26 March 2003
Towards a pastoral strategy for the United Reformed Church and the Methodist Church
This article was written jointly by the Secretary of the Methodist Conference, the Rev Nigel Collinson, and the General Secretary of the United Reformed Church, the Rev David Cornick. It is published in the latest edition of the URC magazine, Reform.
What can Britain's churches do to respond to the winds of change that are blowing through Western culture? Are we going to miss the moment of opportunity because we are so tied to our buildings, structures and denominational ways of doing things? The Methodist and United Reformed Churches are issuing a bold and creative call to their congregations to step out of their traditional mind-sets and listen for God's voice.
We already share together in over 400 ecumenical partnerships of many kinds. It was only natural, therefore, that when the October meeting of the United Reformed Church's Mission Council decided that it must conduct a review of its priorities for the next decades that it should think first of its relationship with the Methodist Church. So, the Council sent greetings to the Methodist Council and enquired whether there was any way in which the two churches could build on and develop the considerable amount of work we already share. The Methodist Council received the enquiry with enthusiasm, and asked that more work be done. The end result is a pastoral strategy for the three nations we serve. We have now reached the point where we invite the Methodist Church and the United Reformed Church to begin work towards an agreed pastoral strategy. We hope this conversation will take place in every part of both churches and throughout the three nations we serve.
The strategy process now beginning is intended to give permission for experiment, to help local churches, Methodist circuits and United Reformed Church district/area councils to respond to the missionary challenges around them by sharing their resources of people and buildings. In some places that might mean uniting congregations to form a better equipped centre for mission. In others it might mean planning to share our ministerial and personnel resources to enable better ministry to the communities we serve together. In yet other places it might mean pooling resources to bring new and exciting ways of being church into existence. We hope the active partnership of United Reformed Church Synod Moderators and Methodist Chairs of District, usually with other church leaders in their area, will help the process. We pledge ourselves, with our colleagues, to continue to explore ways of sharing work and resources where we are doing similar work to serve the Methodist Conference and the United Reformed Church General Assembly. We believe that there is no limit to the creativity of God's people, and we are committed to ensuring that our structures don't get in the way of God's will. That is what a pastoral strategy is really about.
It's not a closed shop, nor a veiled unity scheme. We know that in some places in our three nations other churches will be natural ecumenical partners for both of us in local enterprises. We rejoice in that. What matters is enabling the mission we all share. Both of us are partners in ecumenical conversation with other denominations in our three nations. We hope that the work we already share and encouragement of work towards a shared strategy will enrich those conversations, and in no way detract from their significance. This strategic thinking is but one way of recognising our responsibility under God to do all we can to co-operate to tell of God's transforming, transfiguring love in Jesus Christ.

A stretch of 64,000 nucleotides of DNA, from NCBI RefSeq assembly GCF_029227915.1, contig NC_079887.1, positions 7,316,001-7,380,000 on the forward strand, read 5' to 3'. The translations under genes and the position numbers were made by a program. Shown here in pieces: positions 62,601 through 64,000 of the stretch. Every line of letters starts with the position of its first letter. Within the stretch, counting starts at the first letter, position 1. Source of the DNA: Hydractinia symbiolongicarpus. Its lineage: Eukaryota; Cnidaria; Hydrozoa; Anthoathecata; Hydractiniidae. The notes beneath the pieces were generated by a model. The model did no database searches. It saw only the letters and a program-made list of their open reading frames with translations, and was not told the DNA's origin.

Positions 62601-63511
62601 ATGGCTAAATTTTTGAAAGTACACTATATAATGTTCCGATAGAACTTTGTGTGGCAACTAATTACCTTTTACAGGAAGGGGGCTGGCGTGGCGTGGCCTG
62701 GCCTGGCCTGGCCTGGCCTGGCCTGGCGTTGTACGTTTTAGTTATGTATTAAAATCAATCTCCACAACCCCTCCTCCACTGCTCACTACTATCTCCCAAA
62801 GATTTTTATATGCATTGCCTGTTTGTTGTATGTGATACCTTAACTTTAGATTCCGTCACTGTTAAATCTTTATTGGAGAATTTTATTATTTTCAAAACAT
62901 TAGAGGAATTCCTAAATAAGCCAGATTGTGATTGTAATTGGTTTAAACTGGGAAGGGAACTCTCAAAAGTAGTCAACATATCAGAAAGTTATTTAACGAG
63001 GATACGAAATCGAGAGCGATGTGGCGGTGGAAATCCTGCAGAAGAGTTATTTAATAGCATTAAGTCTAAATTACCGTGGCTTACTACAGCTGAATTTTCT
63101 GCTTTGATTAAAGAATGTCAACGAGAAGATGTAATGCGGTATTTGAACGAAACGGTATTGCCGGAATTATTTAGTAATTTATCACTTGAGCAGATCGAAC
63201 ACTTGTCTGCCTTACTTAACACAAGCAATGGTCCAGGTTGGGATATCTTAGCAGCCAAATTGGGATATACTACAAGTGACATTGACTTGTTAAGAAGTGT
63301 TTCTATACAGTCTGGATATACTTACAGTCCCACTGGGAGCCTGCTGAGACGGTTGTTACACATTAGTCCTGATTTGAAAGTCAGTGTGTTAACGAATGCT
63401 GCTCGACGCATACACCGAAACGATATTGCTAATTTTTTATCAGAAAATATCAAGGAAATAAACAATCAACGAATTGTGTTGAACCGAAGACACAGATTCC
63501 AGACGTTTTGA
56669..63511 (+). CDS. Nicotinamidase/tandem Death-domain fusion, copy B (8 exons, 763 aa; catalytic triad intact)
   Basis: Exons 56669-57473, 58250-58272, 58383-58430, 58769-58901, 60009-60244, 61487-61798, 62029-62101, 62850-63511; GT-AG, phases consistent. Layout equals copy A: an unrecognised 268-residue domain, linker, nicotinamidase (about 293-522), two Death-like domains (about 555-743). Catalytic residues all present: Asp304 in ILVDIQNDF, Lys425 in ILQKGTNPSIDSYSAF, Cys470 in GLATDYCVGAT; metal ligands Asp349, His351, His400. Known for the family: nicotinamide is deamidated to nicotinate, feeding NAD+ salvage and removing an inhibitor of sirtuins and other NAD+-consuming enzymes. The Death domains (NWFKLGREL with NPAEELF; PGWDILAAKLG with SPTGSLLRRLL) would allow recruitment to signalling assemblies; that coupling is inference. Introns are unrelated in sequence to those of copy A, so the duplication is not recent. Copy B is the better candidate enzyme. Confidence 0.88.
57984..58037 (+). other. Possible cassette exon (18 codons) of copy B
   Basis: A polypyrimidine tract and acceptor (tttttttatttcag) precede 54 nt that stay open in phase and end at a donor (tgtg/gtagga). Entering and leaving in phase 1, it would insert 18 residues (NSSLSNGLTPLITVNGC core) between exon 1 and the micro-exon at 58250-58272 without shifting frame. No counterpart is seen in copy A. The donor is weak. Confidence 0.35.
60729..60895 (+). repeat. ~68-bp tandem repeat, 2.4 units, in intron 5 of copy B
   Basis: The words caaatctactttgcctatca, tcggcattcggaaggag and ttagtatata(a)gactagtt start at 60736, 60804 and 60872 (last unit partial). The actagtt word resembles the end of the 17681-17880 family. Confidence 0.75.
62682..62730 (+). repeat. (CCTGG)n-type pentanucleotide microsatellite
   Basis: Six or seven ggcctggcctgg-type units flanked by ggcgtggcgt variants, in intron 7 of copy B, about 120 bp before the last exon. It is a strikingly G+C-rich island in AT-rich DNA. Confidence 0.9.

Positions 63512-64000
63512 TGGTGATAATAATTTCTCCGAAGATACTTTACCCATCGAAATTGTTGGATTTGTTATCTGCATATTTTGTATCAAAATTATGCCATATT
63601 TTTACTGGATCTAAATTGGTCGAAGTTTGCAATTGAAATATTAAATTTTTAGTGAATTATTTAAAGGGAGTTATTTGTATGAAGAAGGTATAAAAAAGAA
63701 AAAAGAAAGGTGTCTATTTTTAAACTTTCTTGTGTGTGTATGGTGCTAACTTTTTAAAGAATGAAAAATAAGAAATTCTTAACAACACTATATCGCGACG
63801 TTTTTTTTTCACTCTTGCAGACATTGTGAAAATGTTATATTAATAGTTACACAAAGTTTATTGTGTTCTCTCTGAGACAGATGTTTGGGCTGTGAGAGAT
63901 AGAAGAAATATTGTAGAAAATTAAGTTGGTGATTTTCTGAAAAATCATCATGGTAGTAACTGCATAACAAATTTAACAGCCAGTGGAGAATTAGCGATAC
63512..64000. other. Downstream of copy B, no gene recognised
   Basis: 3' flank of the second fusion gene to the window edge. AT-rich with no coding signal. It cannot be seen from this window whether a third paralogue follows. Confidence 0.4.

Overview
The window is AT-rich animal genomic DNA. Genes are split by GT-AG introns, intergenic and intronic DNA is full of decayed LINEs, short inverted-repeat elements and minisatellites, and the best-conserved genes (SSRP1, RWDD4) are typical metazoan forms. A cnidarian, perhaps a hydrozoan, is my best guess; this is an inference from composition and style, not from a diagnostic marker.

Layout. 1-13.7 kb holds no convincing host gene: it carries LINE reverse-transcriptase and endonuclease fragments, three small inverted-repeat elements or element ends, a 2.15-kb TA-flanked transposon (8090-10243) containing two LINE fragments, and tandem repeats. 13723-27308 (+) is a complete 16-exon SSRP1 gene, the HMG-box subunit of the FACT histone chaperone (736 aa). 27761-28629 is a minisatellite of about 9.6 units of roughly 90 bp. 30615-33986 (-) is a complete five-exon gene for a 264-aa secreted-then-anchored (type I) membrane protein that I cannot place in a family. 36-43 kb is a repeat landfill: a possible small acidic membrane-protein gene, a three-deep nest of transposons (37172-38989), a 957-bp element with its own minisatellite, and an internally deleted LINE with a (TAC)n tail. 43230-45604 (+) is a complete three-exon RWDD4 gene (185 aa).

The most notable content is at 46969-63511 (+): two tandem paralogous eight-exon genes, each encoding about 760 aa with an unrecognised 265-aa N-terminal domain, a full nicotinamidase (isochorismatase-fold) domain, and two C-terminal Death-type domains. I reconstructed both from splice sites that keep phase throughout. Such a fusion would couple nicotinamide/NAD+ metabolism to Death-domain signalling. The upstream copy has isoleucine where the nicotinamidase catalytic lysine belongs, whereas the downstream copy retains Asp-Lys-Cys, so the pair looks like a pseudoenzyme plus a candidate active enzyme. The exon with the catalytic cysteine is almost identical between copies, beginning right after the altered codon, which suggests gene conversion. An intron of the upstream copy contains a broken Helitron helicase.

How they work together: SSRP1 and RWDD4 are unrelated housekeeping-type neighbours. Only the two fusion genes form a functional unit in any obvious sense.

In 1974 Bishop Leslie Newbigin returned to Britain from a life-time of service to the world church and the Church of South India in particular. He went to minister in inner city Birmingham. When he came to reflect on his experience there he suggested that modern Britain was the most difficult mission field he had ever encountered. Our churches know that only too well. It is not that our people have lacked in faithfulness. It is not that the gospel has been sold short in our pulpits and thinking. It is not that we have lacked creativity in service to the world for Christ's sake. But the currents of thought which have taken root in Western Europe in the last two or three centuries have pushed churches to the margins of society and made advocacy of the gospel very difficult.
Our society continues to change yet at times of tragedy and incomprehensible evil, the church is expected to help the nation handle its emotions and find a language to express the inexpressible. People feel in their deepest selves that life is more than buying and selling, getting and spending, and they seem to know instinctively that evil will not see goodness off. They reach for something more, but rarely cross the threshold of the church.
It is not true, therefore, to say that people nowadays are not interested in God or the deep things of life. In fact, one of the ways in which our society has changed is that in recent years, many people of other world faiths have settled among us bringing their own devotion and adding their own challenge to look at things through the lens of religious faith.
So still our God calls us to mission and engagement, to the age old but ever new task of letting the good news of Jesus be heard, so that the world can be touched and transformed by grace and men and women find their true being as children of God. It is because we are so called, and because we are under no illusions about the excitement and difficulties of our mission, that we commend this work towards a pastoral strategy to our two churches.
The Rev Dr Nigel Collinson, Secretary of the Methodist
The Rev Dr David Cornick, General Secretary of the United Reformed Church